“As for all young professionals, I think it is hard to get that first chance. So many times you need experience to get experience. A good mentor can help you get that first job, or committee appointment, or book chapter, but some times it’s hard to find a good mentor.”

Habit 4: Get Involved in AACC

The SYCL mentors suggest that laboratorians participate in AACC, beginning with their local sections. AACC local section meetings are a great way to meet contacts, build connections in the field, and contribute to the profession.

Susan A. Evans, PhD
“Becoming involved and supporting the organizations that support your profession is an important way of giving back. Share your expertise by networking at meetings or contributing to listserv discussions. Raise your hand and say you want to contribute. You won’t have to worry about waiting for an opening on a committee.”

Mary Burritt, PhD
“I strongly recommend involvement in AACC. This is a great way to make contacts, network, and enhance your skills. Most of the mentors that I had as a young clinical chemist were colleagues and senior scientists that I met through my involvement in AACC.”

Jack A. Maggiore, PhD
“I became involved in the AACC while I was a student, assisting my academic advisor by monitoring the educational programs of the AACC Chicago section. Attendance at the local section meetings provided the opportunity to build a tremendous network of colleagues from a multitude of backgrounds.”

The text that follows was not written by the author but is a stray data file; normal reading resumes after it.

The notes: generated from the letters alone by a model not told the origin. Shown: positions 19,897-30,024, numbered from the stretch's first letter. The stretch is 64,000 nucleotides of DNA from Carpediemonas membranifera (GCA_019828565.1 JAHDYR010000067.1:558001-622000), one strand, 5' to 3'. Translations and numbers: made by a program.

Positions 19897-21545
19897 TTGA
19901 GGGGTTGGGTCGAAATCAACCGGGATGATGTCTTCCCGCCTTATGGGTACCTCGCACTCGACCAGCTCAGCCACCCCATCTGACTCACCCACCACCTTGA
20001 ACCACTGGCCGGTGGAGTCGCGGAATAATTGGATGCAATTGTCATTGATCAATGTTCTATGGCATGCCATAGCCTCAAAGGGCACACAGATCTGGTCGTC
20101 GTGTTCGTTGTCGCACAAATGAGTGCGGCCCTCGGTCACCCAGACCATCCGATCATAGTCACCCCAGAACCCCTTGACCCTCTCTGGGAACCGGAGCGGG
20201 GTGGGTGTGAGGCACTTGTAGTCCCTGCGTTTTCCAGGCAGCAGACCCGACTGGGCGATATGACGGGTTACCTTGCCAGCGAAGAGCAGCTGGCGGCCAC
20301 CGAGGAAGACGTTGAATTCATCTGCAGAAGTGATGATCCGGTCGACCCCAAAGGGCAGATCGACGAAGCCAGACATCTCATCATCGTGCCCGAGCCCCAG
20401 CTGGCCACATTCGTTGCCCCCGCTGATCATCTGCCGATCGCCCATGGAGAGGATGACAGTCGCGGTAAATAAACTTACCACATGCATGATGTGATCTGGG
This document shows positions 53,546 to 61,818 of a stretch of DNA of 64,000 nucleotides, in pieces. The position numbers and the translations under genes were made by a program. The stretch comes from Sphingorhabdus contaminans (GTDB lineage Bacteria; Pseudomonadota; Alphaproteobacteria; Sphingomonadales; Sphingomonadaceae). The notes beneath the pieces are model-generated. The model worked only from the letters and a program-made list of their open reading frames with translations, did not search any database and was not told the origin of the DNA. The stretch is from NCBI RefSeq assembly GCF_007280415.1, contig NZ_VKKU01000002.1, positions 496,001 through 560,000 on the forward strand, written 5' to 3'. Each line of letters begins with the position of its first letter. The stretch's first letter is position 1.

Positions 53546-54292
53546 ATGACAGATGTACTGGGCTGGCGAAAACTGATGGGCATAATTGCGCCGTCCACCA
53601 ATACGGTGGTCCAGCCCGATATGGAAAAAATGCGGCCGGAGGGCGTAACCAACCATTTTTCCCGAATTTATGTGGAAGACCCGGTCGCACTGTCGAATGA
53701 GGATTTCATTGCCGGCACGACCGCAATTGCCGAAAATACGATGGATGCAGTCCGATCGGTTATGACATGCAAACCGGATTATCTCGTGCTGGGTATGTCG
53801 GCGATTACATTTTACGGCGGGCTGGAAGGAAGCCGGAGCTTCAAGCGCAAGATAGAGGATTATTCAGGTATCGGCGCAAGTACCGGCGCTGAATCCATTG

Mitchell G. Scott, PhD
“If you want to be involved in AACC, let leaders of the organization know that you do. They are always looking for volunteers. Local section and division jobs are a great place to start.”

Eleftherios P. Diamandis, MD, PhD
“I would advise young people to participate consistently at annual meetings, get to know the best people in the field. Becoming a recognized member of a large organization is a step-wise process that often takes many years. There is no such a thing as instant recognition.”

Ann Gronowski, PhD
“I got started in AACC through my local section. I would advise young people who want to get involved to volunteer for lots of things, and don’t give up if you are not asked the first time. If you are asked to get involved, be sure to do your best and follow through.”

Robert H. Christenson, PhD
“I got started with a poster session at the 1978 AACC meeting in San Francisco. Network with people and let other professionals know you want to get involved. Once involved, come through on assignments and tasks. Give 100% effort and enthusiasm.”

Habit 5: Focus on Your Customers